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Secret Ceremonies: A Mormon Woman's Intimate Diary of Marriage and Beyond
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Secret Ceremonies: A Mormon Woman's Intimate Diary of Marriage and Beyond

3.34  ·  Rating Details ·  760 Ratings  ·  86 Reviews
Secret Ceremonies is the story of the awakening of Deborah Laake, who came of age in the early seventies in a manner that would have appeared out-of-step but certainly not tumultuous to an outsider. At a time when her generation was protesting a war and transforming national headlines into a saga of campus violence, she was instead a typical Mormon girl who experienced her ...more
Paperback, 384 pages
Published March 5th 1994 by Island (first published April 1993)
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Petra Eggs
Jan 11, 2015 Petra Eggs rated it really liked it
Update I just had to share this. She is on the bed with her fiance, they are kissing and she says they are 'bumping pubic bones' (what the rest of us call dry humping or similar) when she has her first orgasm, which sets him off. So she doesn't know (at 19) what it is but is afraid it has affected her purity so they go to a Mormon gynaecologist together to find out what it was... It is obviously true, you wouldn't even think of something like this to make it up1

What does this sound lik
Feb 03, 2008 John rated it really liked it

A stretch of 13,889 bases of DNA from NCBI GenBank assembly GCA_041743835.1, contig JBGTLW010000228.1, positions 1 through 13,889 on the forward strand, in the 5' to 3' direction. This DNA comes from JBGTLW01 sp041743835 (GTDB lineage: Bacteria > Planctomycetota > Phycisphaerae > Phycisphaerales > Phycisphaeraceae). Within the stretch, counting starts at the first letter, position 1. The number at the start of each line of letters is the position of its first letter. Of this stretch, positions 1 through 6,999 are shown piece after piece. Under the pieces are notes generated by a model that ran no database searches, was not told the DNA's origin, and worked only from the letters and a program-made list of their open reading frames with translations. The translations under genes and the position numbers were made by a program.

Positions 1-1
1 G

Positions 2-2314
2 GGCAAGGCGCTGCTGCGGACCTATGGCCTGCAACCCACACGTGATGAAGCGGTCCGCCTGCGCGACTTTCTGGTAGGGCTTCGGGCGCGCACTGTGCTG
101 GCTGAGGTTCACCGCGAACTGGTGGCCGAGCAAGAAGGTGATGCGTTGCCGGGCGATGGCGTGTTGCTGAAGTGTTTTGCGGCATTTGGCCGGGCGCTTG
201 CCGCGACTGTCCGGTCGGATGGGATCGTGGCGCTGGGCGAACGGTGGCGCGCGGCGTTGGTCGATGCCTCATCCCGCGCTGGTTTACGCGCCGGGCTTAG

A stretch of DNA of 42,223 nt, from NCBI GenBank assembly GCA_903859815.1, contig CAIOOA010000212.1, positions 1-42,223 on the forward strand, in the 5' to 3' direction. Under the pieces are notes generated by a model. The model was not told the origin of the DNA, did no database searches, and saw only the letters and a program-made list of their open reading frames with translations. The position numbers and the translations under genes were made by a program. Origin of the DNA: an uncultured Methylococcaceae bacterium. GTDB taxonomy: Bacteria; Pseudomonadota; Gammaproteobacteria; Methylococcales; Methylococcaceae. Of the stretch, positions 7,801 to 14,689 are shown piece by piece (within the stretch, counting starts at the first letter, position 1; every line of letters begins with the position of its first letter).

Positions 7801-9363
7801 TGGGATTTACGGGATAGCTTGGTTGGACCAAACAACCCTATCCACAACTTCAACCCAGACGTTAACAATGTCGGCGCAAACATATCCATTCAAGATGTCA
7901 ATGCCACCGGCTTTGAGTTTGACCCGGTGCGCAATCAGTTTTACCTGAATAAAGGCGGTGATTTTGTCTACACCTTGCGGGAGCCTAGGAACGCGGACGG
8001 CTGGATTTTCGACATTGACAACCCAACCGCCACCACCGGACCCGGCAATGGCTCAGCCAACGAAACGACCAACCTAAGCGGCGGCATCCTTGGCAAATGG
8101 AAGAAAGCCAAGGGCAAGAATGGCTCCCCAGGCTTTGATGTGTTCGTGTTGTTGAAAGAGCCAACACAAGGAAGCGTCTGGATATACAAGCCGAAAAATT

Shelves: read-biographies
A compelling story that shows the danger of letting an organization control your thoughts and self-esteem. This is an extreme case, but tales of psychological abuse similar to this are all too common in the Mormon Church. Deborah Laake's memoir is vivid in detail, intelligent, and ultimately very moving. Deborah committed suicide years after this was published, but her book remains a warning to those of us left behind.
Jan 03, 2013 Allison rated it really liked it
Yet another memoir by a woman who desperately needed mental health support but, guided by fundamentalist church leaders (all men) was told to cleave tighter to her church and submit to and obey her husband. "If only you were a better wife you wouldn't be so unhappy!" Add to this the complication (in my mind, a complication) that the fundamentalist church leaders were from the Mormon church and it was definitely very difficult for her. So difficult to separate the notion of a loving God from the ...more
Feb 22, 2009 Ellyn rated it it was ok  ·  review of another edition
Shelves: 2005
If you want to be convinced that Mormonism is a cult, then this is your book! It's one woman's story of her experiences in the Mormon church, beginning with her marriage as a student at Brigham Young University. It comes across as sensational and tell-all and doesn't attempt to be balanced. I can't deny that it was interesting... but it's defintely one woman's story with no attempt at a greater sense of cultural or historical perspective.
I was working at the library and saw this book as I checked it out to a patron. Interested, I put it on hold for myself. I picked it up early this morning to read because I couldn't sleep, and surprisingly, have already finished it.

It's surprising because truly, this book didn't hold my interest like I thought it would. I was born and raised a very devout Mormon, and only left the Church a couple of years ago after I starting questioning doctrine that I had held as absolute truth all of my life.
Jun 24, 2009 Stacie rated it it was amazing